events in the external environment, is beneficial in turbulent environments. In
calm environments, managers can use external pacing, where change is
triggered by environmental shifts. Sastry (1997), using the punctuated
organizational change model, studied why organizations may fail following
reorientation. He concluded that organizations need time to reap the benefits of
earlier reorganization time free of further restructuring. He proposes a trial
period during which change is suspended. Sastry (1997) uses the example of a
JOCM transformational leader, Jack Welch of General Electric, as evidence that this
12,2 trial period works in real-world organizations. Without an explicit trial period
of ``soft initiatives,'' Welch suggests, GE would not have realized the
performance gains in the 1990s set in motion by the major changes in GE's
businesses and management structure implemented in the 1980s (Sastry, 1997).
A recent article by Brown and Eisenhardt (1997) argues that, although the
82 punctuated equilibrium model has academic interest, it is not representative of
the experience of many firms. They drew theoretical insights about the
structure and processes that characterize firms that compete by changing
continuously. Their study of multiple-product innovation in the computer
industry focuses on an industry characterized by an extraordinary rate of
change. Brown and Eisenhardt (1997) argue that organizational survival
depends on the firm's ability to engage in rapid and continuous change, in
contrast to the rare, episodic phenomenon described by the punctuated
equilibrium model.

Enacting change
Ford and Ford (1994) use models of logic to provide different understandings of
the change process. They argue that our understanding of organization change
will vary depending on the logic that is deployed. The logic of dialectics
emphasizes conflict or struggle as the basis for change. The conflict between
the forces for and against change are two opposing actions that ``work at each
other'' until one dominates and the resulting outcome is a synthesis that is
distinct but contains elements of the forces for and against change. This model
assumes that dissatisfaction with the status quo is necessary before change can
occur. In contrast, the logic of trialectics proposes that change occurs through
attraction. Changes do not result from ``pushes'' or pressure to move away from
the present situation, but instead result from being ``pulled'' toward or attracted
to different possibilities.
In addition to developing these models of logic, change researchers have
sought to describe other aspects involved in implementing successful change.
Brown and Eisenhardt (1997) identified three key characteristics of successful
managers in continuously changing organizations. Successful managers
provided clear responsibility and priorities with extensive communication and
freedom to improvise. Analogous to jazz improvisation, these managers created
an environment that supports intensive communication in real time, within a
structure of a few, very specific rules. The limited structure provides
framework without which there are too many degrees of freedom. Yet, these
fundamentals provide a firm backdrop against which individual members can
be creative.
A second characteristic of successful managers is exploration of the future
by experimenting with a wide variety of low-cost probes. They argue that low-
cost probes enhance learning about future possibilities. This learning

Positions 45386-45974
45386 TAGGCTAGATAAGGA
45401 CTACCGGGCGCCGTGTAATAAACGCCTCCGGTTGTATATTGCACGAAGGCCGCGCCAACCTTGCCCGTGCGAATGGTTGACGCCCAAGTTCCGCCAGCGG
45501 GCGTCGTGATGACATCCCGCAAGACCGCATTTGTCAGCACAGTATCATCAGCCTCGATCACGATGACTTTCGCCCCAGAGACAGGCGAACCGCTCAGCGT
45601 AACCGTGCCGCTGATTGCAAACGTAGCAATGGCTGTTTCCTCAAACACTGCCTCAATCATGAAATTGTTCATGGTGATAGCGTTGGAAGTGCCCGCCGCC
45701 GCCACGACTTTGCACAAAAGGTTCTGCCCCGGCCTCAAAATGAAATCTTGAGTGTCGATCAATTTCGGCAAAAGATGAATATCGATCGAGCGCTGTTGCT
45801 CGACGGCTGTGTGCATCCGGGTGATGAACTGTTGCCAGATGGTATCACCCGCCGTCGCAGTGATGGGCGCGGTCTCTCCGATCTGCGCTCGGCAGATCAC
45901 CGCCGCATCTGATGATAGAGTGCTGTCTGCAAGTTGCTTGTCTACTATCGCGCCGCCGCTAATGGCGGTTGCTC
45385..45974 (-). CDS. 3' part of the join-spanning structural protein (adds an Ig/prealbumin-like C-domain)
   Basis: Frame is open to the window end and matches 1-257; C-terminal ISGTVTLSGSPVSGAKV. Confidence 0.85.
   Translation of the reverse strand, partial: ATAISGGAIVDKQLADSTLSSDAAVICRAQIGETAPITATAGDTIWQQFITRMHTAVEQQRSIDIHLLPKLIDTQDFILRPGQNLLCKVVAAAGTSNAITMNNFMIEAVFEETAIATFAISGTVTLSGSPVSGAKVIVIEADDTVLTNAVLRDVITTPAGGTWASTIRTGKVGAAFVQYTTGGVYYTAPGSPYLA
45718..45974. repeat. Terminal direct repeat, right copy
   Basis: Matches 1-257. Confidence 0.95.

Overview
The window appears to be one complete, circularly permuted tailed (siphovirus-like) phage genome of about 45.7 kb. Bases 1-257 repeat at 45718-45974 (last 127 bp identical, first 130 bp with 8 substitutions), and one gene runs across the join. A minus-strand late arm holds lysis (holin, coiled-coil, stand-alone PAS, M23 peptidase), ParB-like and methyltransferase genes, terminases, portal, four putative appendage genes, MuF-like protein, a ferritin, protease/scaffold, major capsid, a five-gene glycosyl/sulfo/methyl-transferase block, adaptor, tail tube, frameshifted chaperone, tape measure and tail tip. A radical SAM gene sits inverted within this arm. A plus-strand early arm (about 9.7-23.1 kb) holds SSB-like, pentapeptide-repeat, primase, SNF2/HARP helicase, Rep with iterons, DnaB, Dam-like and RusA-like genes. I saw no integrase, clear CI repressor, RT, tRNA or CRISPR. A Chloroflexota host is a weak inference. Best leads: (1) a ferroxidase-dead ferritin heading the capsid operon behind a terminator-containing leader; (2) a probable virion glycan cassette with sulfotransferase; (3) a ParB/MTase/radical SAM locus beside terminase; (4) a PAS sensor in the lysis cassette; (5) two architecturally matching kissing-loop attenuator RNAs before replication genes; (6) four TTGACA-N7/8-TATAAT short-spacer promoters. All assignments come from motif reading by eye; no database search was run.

opportunity is critical because, while the future is uncertain, it is possible to Transformational
learn something about it. Learning makes it easier for leaders to anticipate and leadership
even create the future (Brown and Eisenhardt, 1997).
Third, effective managers link current projects to the future with predictable
(time-paced rather than event-paced) intervals and choreographed transition
procedures. Familiar routines are created by predictable timing and by
transition procedures that link the present to the future. They use the term 83
``links in time'' to portray explicit organizational practices that address past,
present and future time horizons and the transitions between them. Rhythms
are created that enable people to pace their work and synchronize their energies
with one another, creating a focussed flow of attention that enhances
performance. Consistent with Gersick (1991), performance is further enhanced
if the rhythm created by the transition process becomes synchronized with the
rhythm of change in the environment.

Theory of change oriented leadership

Given the change literature's emphasis on the importance of the leader in
enacting change, we next turn our attention to a discussion of a leadership
theory that is intimately tied to change: transformational leadership.
One of the most comprehensive leadership theories of organizational
transformation is the theory of transformational and transactional leadership.
Burns (1978) developed the initial ideas on transformational and transactional
leadership in the political context and Bass (1985) further refined them and
introduced them into the organizational context. Transactional leadership
develops from the exchange process between leaders and subordinates wherein
the leader provides rewards in exchange for subordinates' performance.
Transformational leadership behaviors go beyond transactional leadership and
motivate followers to identify with the leader's vision and sacrifice their self-
interest for that of the group or the organization (Bass, 1985). Bass' (1985)
conceptualization of transformational leadership includes charisma or idealized
influence (followers trust in and emotionally identify with the leader),
intellectual stimulation (followers are encouraged to question their own ways of